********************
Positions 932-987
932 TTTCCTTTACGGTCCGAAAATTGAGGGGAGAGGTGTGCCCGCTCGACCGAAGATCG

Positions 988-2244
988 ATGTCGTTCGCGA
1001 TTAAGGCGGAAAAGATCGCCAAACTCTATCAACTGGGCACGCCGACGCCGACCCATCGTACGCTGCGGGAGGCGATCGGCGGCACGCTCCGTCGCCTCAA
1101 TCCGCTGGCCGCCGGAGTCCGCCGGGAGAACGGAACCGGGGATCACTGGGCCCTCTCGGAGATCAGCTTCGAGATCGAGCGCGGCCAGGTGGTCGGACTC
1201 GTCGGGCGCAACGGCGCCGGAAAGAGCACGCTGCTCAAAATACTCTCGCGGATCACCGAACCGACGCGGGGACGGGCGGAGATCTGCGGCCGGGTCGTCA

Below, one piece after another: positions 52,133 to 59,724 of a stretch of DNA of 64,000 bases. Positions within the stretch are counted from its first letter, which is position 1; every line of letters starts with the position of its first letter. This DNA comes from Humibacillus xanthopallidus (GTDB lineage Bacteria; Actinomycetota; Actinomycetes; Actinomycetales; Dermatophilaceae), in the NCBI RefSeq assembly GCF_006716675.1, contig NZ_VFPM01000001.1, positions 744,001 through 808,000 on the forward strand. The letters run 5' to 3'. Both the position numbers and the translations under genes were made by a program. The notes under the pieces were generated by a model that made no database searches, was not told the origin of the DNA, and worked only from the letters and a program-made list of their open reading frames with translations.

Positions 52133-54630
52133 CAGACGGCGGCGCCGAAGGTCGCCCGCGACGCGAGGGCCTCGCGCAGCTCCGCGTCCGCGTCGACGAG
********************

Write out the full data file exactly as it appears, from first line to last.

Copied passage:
Positions 932-987
932 TTTCCTTTACGGTCCGAAAATTGAGGGGAGAGGTGTGCCCGCTCGACCGAAGATCG

Positions 988-2244
988 ATGTCGTTCGCGA
1001 TTAAGGCGGAAAAGATCGCCAAACTCTATCAACTGGGCACGCCGACGCCGACCCATCGTACGCTGCGGGAGGCGATCGGCGGCACGCTCCGTCGCCTCAA
1101 TCCGCTGGCCGCCGGAGTCCGCCGGGAGAACGGAACCGGGGATCACTGGGCCCTCTCGGAGATCAGCTTCGAGATCGAGCGCGGCCAGGTGGTCGGACTC
1201 GTCGGGCGCAACGGCGCCGGAAAGAGCACGCTGCTCAAAATACTCTCGCGGATCACCGAACCGACGCGGGGACGGGCGGAGATCTGCGGCCGGGTCGTCA

Below, one piece after another: positions 52,133 to 59,724 of a stretch of DNA of 64,000 bases. Positions within the stretch are counted from its first letter, which is position 1; every line of letters starts with the position of its first letter. This DNA comes from Humibacillus xanthopallidus (GTDB lineage Bacteria; Actinomycetota; Actinomycetes; Actinomycetales; Dermatophilaceae), in the NCBI RefSeq assembly GCF_006716675.1, contig NZ_VFPM01000001.1, positions 744,001 through 808,000 on the forward strand. The letters run 5' to 3'. Both the position numbers and the translations under genes were made by a program. The notes under the pieces were generated by a model that made no database searches, was not told the origin of the DNA, and worked only from the letters and a program-made list of their open reading frames with translations.

Positions 52133-54630
52133 CAGACGGCGGCGCCGAAGGTCGCCCGCGACGCGAGGGCCTCGCGCAGCTCCGCGTCCGCGTCGACGAG